French Sikhs have accused the authorities of failing to honour an agreement exempting Sikh schoolchildren from a ban on overtly religious attire.
Sikh students leave a school near Paris after being turned away
At least five Sikhs wearing turbans or cloth covers for their uncut hair were barred from classrooms near Paris.
Teachers in the Seine-Saint-Denis region, north of the capital, say it is unfair to apply the ban to Islamic headscarves but not to Sikh headgear.
The French ban on symbols of faith in school came into effect last week.
The law - aimed at preserving France's secular ethos - caused outrage amongst Muslims who felt they were being unfairly targeted.
Christian crucifixes, Jewish skullcaps and Sikh turbans are also banned from schools, according to the law.
In talks with the French government before the schools reopened, Sikh leaders say they argued the ban should not apply to their turbans, which, they said, were cultural rather than religious symbols.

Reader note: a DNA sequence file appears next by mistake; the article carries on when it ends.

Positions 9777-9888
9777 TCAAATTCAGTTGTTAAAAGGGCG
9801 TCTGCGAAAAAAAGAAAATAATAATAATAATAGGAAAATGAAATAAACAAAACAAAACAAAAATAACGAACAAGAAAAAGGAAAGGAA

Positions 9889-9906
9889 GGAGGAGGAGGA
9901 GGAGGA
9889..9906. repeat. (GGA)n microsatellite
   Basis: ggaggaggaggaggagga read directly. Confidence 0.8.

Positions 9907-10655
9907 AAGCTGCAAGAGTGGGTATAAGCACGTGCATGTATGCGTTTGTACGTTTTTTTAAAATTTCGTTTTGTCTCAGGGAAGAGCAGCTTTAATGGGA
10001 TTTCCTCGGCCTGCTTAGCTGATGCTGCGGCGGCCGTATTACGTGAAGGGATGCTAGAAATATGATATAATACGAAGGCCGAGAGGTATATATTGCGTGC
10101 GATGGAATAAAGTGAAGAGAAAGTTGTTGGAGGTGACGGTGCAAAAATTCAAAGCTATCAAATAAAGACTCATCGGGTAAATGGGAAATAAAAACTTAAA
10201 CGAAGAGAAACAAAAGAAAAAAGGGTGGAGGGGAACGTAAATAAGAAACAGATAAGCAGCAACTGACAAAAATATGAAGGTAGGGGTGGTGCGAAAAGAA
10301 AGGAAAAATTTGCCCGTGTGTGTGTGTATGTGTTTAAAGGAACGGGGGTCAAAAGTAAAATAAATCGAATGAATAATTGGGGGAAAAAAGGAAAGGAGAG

They said a compromise was struck whereby Sikh students would be allowed to wear a sort of under-turban - a simple cloth covering for the hair - instead of a full turban.
Ban proposed in December 2003 and backed by parliament in March
Came into effect at start of new school year on 2 September
Lays down that "conspicuous" religious items may not be worn in schools
Forbidden items will include Muslim headscarf, Sikh turbans, Jewish skullcap and large Christian crucifixes
Parents of the Sikh boys barred from attending classes are angry the agreement has not been honoured.
"My son was supposed to go to classes today," Gurdial Singh told French news agency AFP.
He said his son was able to enter the school but was "not allowed into the classroom".
"And yet he was wearing an under-turban, just a thin cloth for hiding the hair, just as we agreed with the authorities."
A Sikh community spokesman said talks were underway to resolve the issue with school authorities.
Most of France's Sikh community - numbering between 5,000 and 7,000 - lives in or around Paris.
Earlier this year, French Sikhs joined Muslim women in street protests against the ban on state-school students wearing conspicuous religious attire.